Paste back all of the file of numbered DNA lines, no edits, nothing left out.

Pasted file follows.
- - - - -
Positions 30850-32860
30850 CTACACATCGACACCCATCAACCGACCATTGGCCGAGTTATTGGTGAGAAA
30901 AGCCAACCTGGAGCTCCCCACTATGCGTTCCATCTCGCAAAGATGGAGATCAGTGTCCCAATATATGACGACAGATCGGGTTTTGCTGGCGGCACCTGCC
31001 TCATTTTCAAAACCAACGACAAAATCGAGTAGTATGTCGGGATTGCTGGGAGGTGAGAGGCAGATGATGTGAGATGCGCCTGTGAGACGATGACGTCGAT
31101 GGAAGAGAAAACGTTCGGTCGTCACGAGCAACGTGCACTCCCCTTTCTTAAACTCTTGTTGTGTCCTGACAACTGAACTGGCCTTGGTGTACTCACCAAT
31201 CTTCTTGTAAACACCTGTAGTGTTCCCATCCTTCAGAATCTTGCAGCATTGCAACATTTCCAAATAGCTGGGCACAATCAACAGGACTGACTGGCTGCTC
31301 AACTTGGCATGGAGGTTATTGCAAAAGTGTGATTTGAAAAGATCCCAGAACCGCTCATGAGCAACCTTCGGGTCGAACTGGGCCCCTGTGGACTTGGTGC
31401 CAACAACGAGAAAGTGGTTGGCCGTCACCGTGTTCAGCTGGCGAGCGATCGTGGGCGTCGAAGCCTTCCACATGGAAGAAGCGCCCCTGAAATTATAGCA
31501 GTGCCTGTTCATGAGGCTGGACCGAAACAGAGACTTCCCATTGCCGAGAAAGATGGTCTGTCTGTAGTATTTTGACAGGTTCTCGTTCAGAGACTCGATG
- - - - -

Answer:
Positions 30850-32860
30850 CTACACATCGACACCCATCAACCGACCATTGGCCGAGTTATTGGTGAGAAA
30901 AGCCAACCTGGAGCTCCCCACTATGCGTTCCATCTCGCAAAGATGGAGATCAGTGTCCCAATATATGACGACAGATCGGGTTTTGCTGGCGGCACCTGCC
31001 TCATTTTCAAAACCAACGACAAAATCGAGTAGTATGTCGGGATTGCTGGGAGGTGAGAGGCAGATGATGTGAGATGCGCCTGTGAGACGATGACGTCGAT
31101 GGAAGAGAAAACGTTCGGTCGTCACGAGCAACGTGCACTCCCCTTTCTTAAACTCTTGTTGTGTCCTGACAACTGAACTGGCCTTGGTGTACTCACCAAT
31201 CTTCTTGTAAACACCTGTAGTGTTCCCATCCTTCAGAATCTTGCAGCATTGCAACATTTCCAAATAGCTGGGCACAATCAACAGGACTGACTGGCTGCTC
31301 AACTTGGCATGGAGGTTATTGCAAAAGTGTGATTTGAAAAGATCCCAGAACCGCTCATGAGCAACCTTCGGGTCGAACTGGGCCCCTGTGGACTTGGTGC
31401 CAACAACGAGAAAGTGGTTGGCCGTCACCGTGTTCAGCTGGCGAGCGATCGTGGGCGTCGAAGCCTTCCACATGGAAGAAGCGCCCCTGAAATTATAGCA
31501 GTGCCTGTTCATGAGGCTGGACCGAAACAGAGACTTCCCATTGCCGAGAAAGATGGTCTGTCTGTAGTATTTTGACAGGTTCTCGTTCAGAGACTCGATG